• Monitors what is happening in the Norquay area of East Vancouver
• Provides a forum for residents to communicate
• Documents how city officials implement CityPlan in Vancouver’s second “neighbourhood centre”
The interests of speculators, a developer-funded City Council, and compromised city planners may go against what renters and homeowners want to see happen in their neighborhood. Bad planning can contribute to damage of organic social fabric, loss of affordable rental housing, needless manufacture of unoccupied investment condos, skyrocketing property taxes, artificially accelerated rates of development, more people crowded into the same unimproved public space, aggravation of problems with parking and vehicle traffic, loss of views, poor quality in design, and severe shadow impacts. What is happening to Norquay calls for continuing independent community-based review. Please keep coming back to Eye on Norquay to stay up to date on news and to share your perspective.
→ See Resources in right sidebar learn more about Norquay and city planning in Vancouver
Update (less than one hour elapsed after communication of problems to City of Vancouver). (1) Applicant advised to revise. (2) Web site to be updated. (3) New site sign to come. (4) New postcards to be mailed out. Unprecedented. Congratulations to CoV.
The City of Vancouver has just posted a new development application for 4571 Slocan Street. This is the second proposal under Norquay’s new RM-7 zoning.
Maybe it’s that hard to get new things right the first time? Now it’s the second time …
Eye on Norquay is pretty happy with the outcome on the first RM-7 application for 4730 Duchess Street. But only after putting in a ton of work on that file (reviewing the original submission, making a trip to City Hall, communicating with planners and local area residents and City Hall watchers across the City of Vancouver, waiting for the outcome).
It’s too bad that one glaring problem with 4571 Slocan has to pop up immediately.
The notifications are botched — both the street signage and the notification letter.
Exhibit A — Street Signage
Exhibit B — Notification Letter
Start with the street sign. The one red rectangle is where the eye fixes itself. Message: This is a development application for ONE parcel. Message reinforced: The single address is 4571 Slocan Street.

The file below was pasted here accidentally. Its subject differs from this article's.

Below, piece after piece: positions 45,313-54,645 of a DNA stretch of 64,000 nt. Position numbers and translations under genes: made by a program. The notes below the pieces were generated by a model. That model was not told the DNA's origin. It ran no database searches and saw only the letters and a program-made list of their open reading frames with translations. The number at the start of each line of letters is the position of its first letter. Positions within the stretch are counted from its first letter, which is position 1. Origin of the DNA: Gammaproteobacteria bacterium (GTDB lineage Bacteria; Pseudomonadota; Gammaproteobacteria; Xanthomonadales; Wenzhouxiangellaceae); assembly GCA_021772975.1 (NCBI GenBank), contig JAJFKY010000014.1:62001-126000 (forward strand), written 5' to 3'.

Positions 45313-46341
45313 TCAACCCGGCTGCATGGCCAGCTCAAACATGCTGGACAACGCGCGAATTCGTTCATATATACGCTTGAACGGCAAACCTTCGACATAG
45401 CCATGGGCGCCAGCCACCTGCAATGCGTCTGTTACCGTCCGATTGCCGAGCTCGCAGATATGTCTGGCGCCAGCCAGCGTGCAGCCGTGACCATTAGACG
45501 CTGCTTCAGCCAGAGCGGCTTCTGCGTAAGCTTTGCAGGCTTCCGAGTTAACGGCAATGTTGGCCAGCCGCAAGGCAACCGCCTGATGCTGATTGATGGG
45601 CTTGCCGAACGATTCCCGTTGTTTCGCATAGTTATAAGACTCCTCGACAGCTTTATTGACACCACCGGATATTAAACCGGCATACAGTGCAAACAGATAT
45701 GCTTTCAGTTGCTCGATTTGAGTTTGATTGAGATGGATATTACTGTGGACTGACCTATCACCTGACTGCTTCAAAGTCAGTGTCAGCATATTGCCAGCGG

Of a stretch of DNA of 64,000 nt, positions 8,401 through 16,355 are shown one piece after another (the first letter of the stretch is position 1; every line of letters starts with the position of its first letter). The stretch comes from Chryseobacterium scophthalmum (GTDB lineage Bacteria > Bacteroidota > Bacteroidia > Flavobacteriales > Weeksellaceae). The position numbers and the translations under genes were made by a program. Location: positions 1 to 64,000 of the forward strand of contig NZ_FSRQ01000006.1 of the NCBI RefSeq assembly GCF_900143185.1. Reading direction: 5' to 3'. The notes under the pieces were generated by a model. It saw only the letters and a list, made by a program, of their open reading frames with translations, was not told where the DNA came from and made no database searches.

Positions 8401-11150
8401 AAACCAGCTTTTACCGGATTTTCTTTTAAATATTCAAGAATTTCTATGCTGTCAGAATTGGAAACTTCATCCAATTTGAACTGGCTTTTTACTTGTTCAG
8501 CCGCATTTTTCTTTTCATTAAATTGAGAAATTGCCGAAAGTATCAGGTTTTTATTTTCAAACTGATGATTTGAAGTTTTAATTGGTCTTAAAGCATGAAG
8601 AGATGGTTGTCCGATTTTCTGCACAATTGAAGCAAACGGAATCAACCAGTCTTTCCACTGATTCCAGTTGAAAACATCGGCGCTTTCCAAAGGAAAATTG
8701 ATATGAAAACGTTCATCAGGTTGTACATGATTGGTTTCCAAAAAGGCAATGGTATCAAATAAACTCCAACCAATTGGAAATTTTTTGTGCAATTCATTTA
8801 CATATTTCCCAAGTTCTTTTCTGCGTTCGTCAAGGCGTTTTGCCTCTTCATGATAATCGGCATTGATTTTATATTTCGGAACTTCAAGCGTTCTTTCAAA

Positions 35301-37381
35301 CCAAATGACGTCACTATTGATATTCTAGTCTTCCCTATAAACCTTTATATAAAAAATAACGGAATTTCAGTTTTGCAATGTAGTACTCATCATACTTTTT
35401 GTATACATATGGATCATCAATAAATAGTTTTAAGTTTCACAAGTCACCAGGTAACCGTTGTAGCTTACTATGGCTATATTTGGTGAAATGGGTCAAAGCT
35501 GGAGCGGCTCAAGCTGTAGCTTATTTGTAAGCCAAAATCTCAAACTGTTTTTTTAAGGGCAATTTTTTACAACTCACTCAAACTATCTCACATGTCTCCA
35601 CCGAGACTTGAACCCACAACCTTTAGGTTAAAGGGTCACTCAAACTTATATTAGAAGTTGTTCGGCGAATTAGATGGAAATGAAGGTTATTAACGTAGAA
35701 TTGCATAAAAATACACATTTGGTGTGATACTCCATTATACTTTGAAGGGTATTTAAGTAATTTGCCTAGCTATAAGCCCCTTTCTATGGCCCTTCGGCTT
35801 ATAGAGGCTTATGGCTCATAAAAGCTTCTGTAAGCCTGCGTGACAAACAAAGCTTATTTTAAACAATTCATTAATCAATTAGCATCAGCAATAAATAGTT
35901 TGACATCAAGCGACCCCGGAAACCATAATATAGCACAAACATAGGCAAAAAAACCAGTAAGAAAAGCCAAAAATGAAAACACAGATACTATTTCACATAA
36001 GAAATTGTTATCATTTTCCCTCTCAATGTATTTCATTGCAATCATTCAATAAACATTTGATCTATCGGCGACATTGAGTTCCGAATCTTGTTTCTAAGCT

Next go to the notification letter. The bolded header indicates a SINGLE address. Message: One parcel is affected by the development application. Further message: No mention anywhere of either 4565 Slocan Street or 4585 Slocan Street.
Is this deliberate misdirection or gross incompetence? Either one is unacceptable.
To correct this situation, the City of Vancouver must:
• Direct the developer to post signage that is not misleading
• Reissue the notification letter with missing addresses listed in header
• Extend the period for comment by the time it takes to rectify these inaccuracies
Any further comment on the development application for 4565 / 4571 / 4585 Slocan Street will require a visit to City Hall, since so little can be seen from the materials that get posted online.
In return for huge changes — including mass rezoning of 1900 single-family homes, an accelerated rate of redevelopment, and doubling-tripling-quadrupling of existing building heights along Kingsway — the 2010 Norquay Plan promised a variety of improvements for our impacted area.
The two biggest promises were
Delivery of an already-long-promised Renfrew Ravine Linear Park
Provision of significant indoor and outdoor new community space on the three-acre 2400 Motel site
These two promises occupied most of the agenda at the 16 June 2014 Norquay Village Plan Public Realm Workshop. Eye on Norquay has already reported on that event.
Here is what the Norquay Plan says on page 15 about the anticipated park:
Renfrew Ravine Linear Park.